One of the main issues we had to think about when creating the business model for Tomo was how we were going to send money back to individual users once a savings round was complete. Now the obvious answer here is to send the money directly into the users bank account but there are two issues with that first approach.
The first is that it starts to defeat the purpose when the user has just sent the money from that same account. Granted, the money is being saved so who cares right? That might be true, but we want to make sure there is a distinction between the money in your bank account and the money that was just saved communally. That’s a great segue into the second reason for a different approach which is that we wanted to make sure that the money that was saved went towards the purchase of the intended item or goal. We want to make sure that users don’t get too tempted to spend the money on an impulse buy that may hinder his or her main goal.
The solution we came up with was a Tomo Cash Card. We think that giving every user their own cash card is a really intuitive solution to the two issues we noted above. It allows there to be a distinction between the saved money and your normal bank account and keeps the money separate so you can put it away until it’s time to use it for a specific purchase. This will be your personal card so no one but you will have access to the funds on the card. Having cash cards doesn’t mean that we won’t send the money directly to a bank account if a user so chose. However, we think it’s a great option to have for users who will want to make sure the money they’ve saved goes to what it’s supposed to go to! Let us know what you think of the solution below in the comments!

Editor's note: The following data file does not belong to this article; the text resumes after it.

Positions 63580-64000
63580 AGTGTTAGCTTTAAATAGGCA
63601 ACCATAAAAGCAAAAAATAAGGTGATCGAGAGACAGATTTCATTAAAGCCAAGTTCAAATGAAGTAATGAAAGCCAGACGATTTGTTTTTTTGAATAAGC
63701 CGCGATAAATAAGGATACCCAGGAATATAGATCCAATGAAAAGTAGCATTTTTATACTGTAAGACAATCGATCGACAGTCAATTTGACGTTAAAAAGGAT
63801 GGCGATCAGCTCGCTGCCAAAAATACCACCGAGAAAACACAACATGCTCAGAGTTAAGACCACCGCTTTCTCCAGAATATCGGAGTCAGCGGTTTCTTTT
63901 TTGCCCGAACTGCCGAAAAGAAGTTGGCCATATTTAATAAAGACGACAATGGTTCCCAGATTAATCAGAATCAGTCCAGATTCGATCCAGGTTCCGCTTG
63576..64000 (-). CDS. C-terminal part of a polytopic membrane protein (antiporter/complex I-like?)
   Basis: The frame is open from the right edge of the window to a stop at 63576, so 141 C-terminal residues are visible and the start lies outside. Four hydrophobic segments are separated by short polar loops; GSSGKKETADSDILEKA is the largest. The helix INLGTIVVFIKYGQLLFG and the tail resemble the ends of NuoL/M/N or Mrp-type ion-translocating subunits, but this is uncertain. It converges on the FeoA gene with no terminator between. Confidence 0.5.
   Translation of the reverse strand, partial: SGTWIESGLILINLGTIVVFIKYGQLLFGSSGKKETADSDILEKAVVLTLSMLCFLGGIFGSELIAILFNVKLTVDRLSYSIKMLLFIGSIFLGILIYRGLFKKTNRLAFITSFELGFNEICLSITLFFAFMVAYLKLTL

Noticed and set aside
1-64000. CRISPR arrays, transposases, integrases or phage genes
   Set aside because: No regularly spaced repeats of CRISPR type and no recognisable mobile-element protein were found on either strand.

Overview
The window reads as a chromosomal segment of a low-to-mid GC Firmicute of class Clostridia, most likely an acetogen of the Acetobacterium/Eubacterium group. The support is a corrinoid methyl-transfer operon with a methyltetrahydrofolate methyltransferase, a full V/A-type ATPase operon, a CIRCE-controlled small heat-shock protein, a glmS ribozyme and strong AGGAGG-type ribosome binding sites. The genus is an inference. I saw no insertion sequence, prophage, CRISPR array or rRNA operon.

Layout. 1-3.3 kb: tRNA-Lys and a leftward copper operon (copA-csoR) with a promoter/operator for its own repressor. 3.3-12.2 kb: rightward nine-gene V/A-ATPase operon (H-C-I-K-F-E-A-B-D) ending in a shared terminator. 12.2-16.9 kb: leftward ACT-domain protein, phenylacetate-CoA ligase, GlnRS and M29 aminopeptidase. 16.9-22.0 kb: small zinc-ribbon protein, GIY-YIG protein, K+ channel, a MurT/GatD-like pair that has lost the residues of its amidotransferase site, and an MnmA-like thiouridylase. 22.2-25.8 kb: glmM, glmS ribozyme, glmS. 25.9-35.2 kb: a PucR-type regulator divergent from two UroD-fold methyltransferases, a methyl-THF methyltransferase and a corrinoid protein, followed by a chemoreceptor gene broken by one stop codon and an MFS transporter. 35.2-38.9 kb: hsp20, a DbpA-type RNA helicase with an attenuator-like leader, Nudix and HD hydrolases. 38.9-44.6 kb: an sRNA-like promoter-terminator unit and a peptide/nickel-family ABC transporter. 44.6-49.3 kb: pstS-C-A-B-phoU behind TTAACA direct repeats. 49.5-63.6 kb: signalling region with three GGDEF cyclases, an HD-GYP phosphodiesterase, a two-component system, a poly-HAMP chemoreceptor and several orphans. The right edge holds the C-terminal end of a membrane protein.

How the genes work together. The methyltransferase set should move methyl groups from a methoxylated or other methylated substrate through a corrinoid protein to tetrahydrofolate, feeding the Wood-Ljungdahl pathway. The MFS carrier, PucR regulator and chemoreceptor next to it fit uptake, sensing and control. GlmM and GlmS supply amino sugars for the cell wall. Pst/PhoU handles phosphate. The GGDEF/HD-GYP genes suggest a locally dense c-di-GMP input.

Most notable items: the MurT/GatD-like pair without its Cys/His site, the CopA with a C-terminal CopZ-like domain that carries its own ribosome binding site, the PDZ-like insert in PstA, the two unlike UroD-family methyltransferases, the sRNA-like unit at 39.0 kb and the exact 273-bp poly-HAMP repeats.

I’ll be writing about different challenges that come up and how we’ve solved for them in the coming entries so it will be fun sharing the adventure with you.